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Monday, October 22, 2007

A Time For Honesty: John McCain & Judicial Activism

Don Byrd of the Baptist Joint Committee's Blog from the Capital has posted a collection of quotes from the recent Values Voter Summit hosted by the Family Research Council. Check it out.

Here's a quote from John McCain:

My friends, if America stands for anything, it stands for the freedom to follow our own hearts, to determine our own relationship with God. Our Constitution did not establish a national religion, but neither did it banish any worship. Religious freedom does not require Americans to hide their faith from public view or that communities must refrain from publicly acknowledging the importance to them of faith.

Judges should not legislate from the bench and actually restrict religious freedom by banning its expression in the public square. (Applause.) And I am proud to have played a role, and a major role, in the confirmation of Judges Alito, Roberts, and many others. (Applause.)

A Values-Voter Summit wouldn't be the same without at least a handful of references to judges who supposedly legislate from the bench. Ironically, the most egregious example of judicial activism in a religious liberty case came from the pen of Justice Antonin Scalia - a conservative if there every was one....

Scalia's majority opinion in Oregon v. Smith (1990) completely "gutted" the free exercise clause of the First Amendment. A wise Baptist church-state expert described Scalia's opinion as "an outburst of judicial activism unworthy of a conservative judge...Scalia gutted the free exercise clause from the First Amendment calling its application 'a legal luxury we can no longer afford.' And this is the same justice who had protested so loudly in the confirmation process that the Supreme Court should only interpret law?"

This most notable instance of "legislating from the bench" caused the ACLU and Americans United to join up with Concerned Women for America and the Traditional Values Coalition in order to pass the Religious Freedom Restoration Act to restore pre-Smith free exercise rights. Talk about strange bedfellows!

But John McCain knows better. He himself voted to correct Justice Scalia's gross "outburst of judicial activism." Religious freedom has been restricted at the hands of McCain's fellow conservatives! It's just a wee-bit dishonest to continue this "blame the liberals" game that Republican politicians and righteous "values voters" play year in and year out.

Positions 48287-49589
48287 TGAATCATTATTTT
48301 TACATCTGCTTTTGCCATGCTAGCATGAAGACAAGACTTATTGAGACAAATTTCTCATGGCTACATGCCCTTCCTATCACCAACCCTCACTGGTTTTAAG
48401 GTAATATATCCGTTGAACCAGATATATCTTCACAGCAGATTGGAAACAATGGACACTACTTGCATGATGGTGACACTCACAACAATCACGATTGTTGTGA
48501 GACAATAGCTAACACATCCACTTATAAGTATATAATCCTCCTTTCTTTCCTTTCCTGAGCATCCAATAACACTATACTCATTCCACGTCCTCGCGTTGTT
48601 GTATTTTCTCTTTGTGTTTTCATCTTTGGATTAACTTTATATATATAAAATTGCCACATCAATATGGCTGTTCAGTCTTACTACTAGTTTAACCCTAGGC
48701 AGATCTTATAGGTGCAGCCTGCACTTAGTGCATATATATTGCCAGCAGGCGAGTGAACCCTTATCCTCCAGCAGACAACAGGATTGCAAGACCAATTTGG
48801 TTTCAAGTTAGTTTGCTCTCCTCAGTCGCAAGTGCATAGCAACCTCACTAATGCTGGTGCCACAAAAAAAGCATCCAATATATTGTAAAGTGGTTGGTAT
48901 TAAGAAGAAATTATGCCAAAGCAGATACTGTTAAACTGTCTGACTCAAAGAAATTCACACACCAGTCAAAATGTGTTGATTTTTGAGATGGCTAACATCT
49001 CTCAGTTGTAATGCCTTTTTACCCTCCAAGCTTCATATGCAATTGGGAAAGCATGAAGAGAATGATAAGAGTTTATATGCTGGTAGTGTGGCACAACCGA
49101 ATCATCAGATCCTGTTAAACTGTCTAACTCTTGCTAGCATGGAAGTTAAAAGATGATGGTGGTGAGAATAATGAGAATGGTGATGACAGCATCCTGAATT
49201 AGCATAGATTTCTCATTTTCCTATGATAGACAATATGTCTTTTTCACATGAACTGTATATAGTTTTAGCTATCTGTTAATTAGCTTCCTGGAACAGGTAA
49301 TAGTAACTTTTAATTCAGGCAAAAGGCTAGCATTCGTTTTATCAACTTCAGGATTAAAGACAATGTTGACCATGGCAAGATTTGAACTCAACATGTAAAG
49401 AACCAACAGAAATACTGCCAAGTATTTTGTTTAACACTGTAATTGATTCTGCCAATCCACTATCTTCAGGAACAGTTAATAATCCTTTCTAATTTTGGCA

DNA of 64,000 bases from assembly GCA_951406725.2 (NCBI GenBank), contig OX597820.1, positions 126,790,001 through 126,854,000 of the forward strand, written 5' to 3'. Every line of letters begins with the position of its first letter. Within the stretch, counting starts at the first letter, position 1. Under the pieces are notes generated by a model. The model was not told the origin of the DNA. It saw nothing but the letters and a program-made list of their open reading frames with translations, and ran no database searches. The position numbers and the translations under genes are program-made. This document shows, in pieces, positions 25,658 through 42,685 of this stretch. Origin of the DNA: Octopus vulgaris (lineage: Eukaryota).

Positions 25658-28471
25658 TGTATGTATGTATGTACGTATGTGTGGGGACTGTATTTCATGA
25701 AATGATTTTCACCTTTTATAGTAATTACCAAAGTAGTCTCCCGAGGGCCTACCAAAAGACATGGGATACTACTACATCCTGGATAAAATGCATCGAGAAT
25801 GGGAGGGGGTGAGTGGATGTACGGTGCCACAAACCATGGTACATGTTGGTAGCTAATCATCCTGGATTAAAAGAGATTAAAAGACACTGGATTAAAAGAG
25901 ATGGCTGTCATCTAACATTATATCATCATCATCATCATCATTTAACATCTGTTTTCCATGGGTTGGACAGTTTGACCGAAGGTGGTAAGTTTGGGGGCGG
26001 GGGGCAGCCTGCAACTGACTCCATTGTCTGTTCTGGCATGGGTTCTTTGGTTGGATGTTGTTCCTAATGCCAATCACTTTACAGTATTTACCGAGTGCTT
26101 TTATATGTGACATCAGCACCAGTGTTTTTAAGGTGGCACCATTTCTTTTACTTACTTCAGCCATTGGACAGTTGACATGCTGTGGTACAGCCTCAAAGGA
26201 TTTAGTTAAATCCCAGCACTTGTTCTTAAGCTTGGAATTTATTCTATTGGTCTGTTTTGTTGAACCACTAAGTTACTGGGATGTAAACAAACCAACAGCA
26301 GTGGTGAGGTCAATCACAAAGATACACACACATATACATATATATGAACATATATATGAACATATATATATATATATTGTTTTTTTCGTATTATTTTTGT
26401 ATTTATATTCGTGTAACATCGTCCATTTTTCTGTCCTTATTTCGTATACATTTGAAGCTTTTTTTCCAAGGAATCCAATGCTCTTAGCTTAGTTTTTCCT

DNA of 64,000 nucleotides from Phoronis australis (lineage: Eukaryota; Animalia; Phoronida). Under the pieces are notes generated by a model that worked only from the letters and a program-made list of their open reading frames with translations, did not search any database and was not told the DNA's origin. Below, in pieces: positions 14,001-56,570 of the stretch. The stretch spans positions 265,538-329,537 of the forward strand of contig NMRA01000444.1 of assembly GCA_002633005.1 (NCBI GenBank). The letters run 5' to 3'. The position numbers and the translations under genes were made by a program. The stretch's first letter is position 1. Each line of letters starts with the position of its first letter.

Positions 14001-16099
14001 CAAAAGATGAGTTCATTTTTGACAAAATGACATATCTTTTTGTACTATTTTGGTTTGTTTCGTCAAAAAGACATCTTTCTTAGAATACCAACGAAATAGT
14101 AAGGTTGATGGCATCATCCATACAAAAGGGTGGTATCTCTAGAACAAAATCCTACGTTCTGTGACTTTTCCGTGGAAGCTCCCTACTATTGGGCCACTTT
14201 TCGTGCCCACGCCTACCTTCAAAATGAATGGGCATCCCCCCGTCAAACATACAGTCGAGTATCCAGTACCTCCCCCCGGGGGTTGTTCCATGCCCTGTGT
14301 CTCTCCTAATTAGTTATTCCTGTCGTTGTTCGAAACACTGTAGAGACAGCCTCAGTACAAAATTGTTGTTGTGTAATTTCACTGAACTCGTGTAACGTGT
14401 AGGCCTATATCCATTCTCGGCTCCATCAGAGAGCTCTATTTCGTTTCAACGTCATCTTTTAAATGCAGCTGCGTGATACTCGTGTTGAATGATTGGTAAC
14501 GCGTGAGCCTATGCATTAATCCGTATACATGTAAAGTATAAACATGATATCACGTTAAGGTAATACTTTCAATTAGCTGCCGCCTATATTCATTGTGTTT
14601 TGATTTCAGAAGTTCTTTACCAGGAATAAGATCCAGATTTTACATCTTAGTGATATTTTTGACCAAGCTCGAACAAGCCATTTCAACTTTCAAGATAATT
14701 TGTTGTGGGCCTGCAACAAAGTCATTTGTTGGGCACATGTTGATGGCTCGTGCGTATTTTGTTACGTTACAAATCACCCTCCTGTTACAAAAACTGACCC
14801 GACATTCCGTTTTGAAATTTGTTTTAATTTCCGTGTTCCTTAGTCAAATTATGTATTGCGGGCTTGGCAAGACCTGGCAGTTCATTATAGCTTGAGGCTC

Next time you hear a Republican like John McCain moaning an groaning about the need for strict-constructionist judges who won't "legislate from the bench," remember Antonin Scalia and Oregon v. Smith.

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Blogger D.R. said...


Have you read Jeffrey Toobin's "The Nine" yet? I saw him in an interview on CSPAN in which he explained that "judicial activism" as well as "upholding precedent" were both false labels that the right and left attempt to apply to each other. He noted that when judges believe one way or the other they will act in accordance and ignore so-called rules of "judicial activism" and "precedent." He also pointed out that the term "strict constructionist" is not at all accurate either, as seen in the dissent of Gonzales v. Oregon.

I think all this goes to show that political labels often tend to blur and confuse, rather than to bring clarity. And McCain feeding this frenzy is becoming more and more commonplace. Though to McCain's credit, he has done much better in the last couple of debates. And, though this doesn't necessarily apply here, to the points that have been made about Huckabee and the SBC endorsement, it looks like there are growing numbers of non-SBC conservatives pressing for Huckabee, which are bumping up his poll numbers after the debates.

3:50 PM

Blogger texasinafrica said...


I've long believed that "judicial activisim" is just a word for "disagrees with me."

1:06 PM


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